***The following article by Annalisa Perek was published in The New American, on 5/3/21. It highlights efforts both locally and nationally to bring change to our schools. It is republished with the author’s permission here***
Ruling with an iron fist even the Democrats are resisting, Washington Governor Jay Inslee, a Democrat, announced on Tuesday a “two-week pause” that will keep all counties in the state in their current reopening phase. In accordance with his Healthy Washington — Roadmap to Recovery Plan, which, in early March, transitioned the state’s COVID reopening plan from a regional to a county approach, individual counties must pass an “evaluation” (every three weeks) in order to move on to the next phase of reopening.
“We are at the intersection of progress and failure, and we cannot veer from the path of progress,” said Inslee during a press conference. “Our economy is beginning to show early signs of growth … and we know vaccines are the ticket to further reopening — if we adhere to public health until enough people are vaccinated.”
According to Washington’s health department, the recent leveling off of “COVID’s fourth wave” has been largely attributed to Inslee’s “early vaccine prioritization.” All Washingtonians, age 16 and up, are “encouraged” to get the shot, which has been available to them since April 15.
Inslee’s implementation of a two-week pause has enraged Democrats in Pierce County — currently in Phase 2, the second-most restrictive phase, which requires a reduced capacity of 25 percent for indoor dining and gyms. Moving to Phase 3 permits these businesses to operate at 50 percent capacity.
With Pierce County stuck in a phase with tighter COVID restrictions, both Democrats and Republicans in the area are threatening to call a special legislative session. In a letter to the governor sent Thursday afternoon, eight House and Senate Democrats, joined by four House Republicans, wrote that Inslee’s “Failure to [reconsider his plan] will require us to consider asking our leadership to exercise the Legislature’s authority to call a special session and weigh legislative options.”
Per the Seattle Times, the letter explains that “the decision to pause Pierce and three other counties with more restrictions while allowing counties that were set to roll back to continue to have more business activity ‘damages both our confidence and communities.’” It continues, “Suspending any change in county status for two weeks notwithstanding these metrics changes a set of rules that have consistently guided reopening decisions and protected the public over the last few months.”
Inslee rebuked Pierce County officials in response, saying the county has not been treated unfairly.
Recalling how the Democrats “voted against efforts to reform Inslee’s emergency powers during the recent legislative session that ended April 25,” House Republican leader J.T. Wilcox, in a statement on Wednesday, suggested “the lesson we all take from this is there should always be legislative oversight on emergency powers.”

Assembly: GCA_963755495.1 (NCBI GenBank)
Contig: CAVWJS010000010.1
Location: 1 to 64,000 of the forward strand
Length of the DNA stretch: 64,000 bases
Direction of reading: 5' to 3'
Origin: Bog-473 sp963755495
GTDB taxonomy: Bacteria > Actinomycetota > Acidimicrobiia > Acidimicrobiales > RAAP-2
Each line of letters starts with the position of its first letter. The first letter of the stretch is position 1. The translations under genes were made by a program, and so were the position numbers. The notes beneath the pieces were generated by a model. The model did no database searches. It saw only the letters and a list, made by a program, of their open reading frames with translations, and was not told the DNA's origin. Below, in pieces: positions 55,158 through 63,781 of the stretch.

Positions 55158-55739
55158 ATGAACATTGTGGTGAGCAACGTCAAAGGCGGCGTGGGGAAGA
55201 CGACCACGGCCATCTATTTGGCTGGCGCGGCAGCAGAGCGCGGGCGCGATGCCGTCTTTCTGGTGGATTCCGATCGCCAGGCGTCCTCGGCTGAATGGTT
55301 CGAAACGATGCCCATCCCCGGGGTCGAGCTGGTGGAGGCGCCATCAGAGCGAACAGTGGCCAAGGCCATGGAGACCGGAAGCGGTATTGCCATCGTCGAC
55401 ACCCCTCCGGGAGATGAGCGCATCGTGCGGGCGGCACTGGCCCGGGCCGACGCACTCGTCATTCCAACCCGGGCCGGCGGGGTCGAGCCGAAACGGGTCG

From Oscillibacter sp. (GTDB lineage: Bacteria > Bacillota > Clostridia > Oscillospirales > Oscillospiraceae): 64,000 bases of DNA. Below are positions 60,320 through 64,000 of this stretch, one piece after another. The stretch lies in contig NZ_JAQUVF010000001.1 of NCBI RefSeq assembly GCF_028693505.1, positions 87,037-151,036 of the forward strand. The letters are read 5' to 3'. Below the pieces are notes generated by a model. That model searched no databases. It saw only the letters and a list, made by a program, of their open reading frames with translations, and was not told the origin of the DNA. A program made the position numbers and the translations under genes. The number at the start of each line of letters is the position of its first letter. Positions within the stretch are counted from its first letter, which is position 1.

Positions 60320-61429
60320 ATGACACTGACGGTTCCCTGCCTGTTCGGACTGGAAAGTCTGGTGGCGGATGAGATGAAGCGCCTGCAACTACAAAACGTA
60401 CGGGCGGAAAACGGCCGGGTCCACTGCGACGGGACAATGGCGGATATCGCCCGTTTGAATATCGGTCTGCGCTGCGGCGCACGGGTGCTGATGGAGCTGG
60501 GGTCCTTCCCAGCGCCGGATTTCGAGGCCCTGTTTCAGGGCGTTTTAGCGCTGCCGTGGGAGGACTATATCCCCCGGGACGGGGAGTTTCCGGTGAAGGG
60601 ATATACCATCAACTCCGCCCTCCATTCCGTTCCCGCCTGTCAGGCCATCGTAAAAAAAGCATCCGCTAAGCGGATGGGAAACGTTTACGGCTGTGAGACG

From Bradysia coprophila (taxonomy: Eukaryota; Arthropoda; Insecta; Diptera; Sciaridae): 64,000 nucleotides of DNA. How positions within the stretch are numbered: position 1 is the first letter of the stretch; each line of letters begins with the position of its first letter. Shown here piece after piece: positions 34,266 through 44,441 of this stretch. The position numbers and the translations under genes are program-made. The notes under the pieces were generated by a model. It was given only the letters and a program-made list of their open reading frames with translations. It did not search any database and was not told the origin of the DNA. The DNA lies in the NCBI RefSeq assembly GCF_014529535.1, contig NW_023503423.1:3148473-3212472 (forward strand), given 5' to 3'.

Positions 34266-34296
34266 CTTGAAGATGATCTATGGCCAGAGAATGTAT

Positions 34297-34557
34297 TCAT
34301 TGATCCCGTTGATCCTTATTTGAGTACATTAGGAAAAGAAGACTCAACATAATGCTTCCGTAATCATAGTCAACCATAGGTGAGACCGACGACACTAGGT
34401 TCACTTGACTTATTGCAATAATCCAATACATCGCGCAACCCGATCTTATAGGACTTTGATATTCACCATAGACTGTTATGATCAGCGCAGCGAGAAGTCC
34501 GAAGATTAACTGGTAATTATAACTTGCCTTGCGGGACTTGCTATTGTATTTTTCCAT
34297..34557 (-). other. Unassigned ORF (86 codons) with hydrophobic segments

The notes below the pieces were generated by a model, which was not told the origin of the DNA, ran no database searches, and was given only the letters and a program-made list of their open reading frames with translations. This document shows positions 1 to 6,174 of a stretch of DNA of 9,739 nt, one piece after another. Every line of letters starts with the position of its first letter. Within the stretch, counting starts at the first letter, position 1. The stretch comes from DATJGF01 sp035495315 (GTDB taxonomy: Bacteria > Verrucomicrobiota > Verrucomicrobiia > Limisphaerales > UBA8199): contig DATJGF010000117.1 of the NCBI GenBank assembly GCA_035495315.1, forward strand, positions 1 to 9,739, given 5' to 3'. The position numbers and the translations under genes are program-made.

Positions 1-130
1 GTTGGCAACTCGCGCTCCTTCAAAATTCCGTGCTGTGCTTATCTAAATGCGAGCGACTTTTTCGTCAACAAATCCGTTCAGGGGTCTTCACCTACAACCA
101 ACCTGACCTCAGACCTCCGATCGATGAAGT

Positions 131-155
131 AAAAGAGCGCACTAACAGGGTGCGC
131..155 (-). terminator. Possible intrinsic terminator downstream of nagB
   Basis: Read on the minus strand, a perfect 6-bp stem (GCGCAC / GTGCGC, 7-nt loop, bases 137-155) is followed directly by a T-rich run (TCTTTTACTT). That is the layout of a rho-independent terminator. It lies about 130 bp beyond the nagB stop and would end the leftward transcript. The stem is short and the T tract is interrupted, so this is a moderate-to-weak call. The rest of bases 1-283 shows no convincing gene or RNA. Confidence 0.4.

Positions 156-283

The Seattle Times further reported that on Thursday, the Washington Hospitality Association drew up a petition to reopen the state fully on June 15, following California’s lead. The paper noted that other blue states, such as New York and New Jersey, have set a tentative full reopening date of May 19. Yet after more than a year of lockdowns, Washington’s third-term governor refuses to offer a date for when his state will operate normally.
News of the reopening “pause” follows Inslee’s announcement on Monday that spectator events and religious and faith-based organization facilities may increase capacity by adding sections for vaccinated attendees.
Joining New York’s Andrew Cuomo, Inslee is among the first governors to separate citizens based on vaccination status.
Inslee Is Trailblazing Vaccine Passports
According to the governor’s office, proof of vaccination permitting more Washingtonians to attend certain events and gatherings includes a “vaccination card (requiring the name of person vaccinated, type of vaccine provided, and date last dose administered); a photo of a vaccination card as a separate document; a photo of the attendee’s vaccine card stored on a phone or electronic device; documentation of vaccination from a healthcare provider, electronic health record, or state Immunization Information System record.”
Note: “Self-reported vaccination records that are not verified by a health care provider will not be accepted.”
The order to allow indoor and outdoor facilities to operate at a 50 percent capacity, as long as counties maintain the guidelines for vaccinated sections at “sporting events, graduations, religious services, and other similar activities,” is effective immediately. The guidelines are as follows:
Outdoor facilities may add vaccinated sections until their total capacity is 50% maximum or 22,000 people, whichever is lower, inclusive of both vaccinated and unvaccinated sections. Outdoor unvaccinated spectators cannot exceed 9,000 people.
Indoor facilities may add vaccinated sections until their total capacity is 50% maximum, or maximum 2000 people, whichever is lower, inclusive of both vaccinated and unvaccinated sections. Indoor unvaccinated spectators in Phase 2 cannot exceed 200 people, or 300 for rooms greater than 100,000 square feet of space — and indoor unvaccinated spectators in Phase 3 cannot exceed 400 people, or 600 for rooms greater than 100,000 square feet of space.
As of May 6, Washington state, with a population of more than 7.5 million, has reported approximately 380,000 confirmed COVID-19 cases, 30,000 probable cases, and 5,553 deaths.
Perhaps to soften the blow of his failed bid for the presidency in the 2020 election, Governor Inslee has felt the need to extend immense overreach and abuse of power in his state. Will Washingtonians stand against him? So far, he’s convinced they will comply.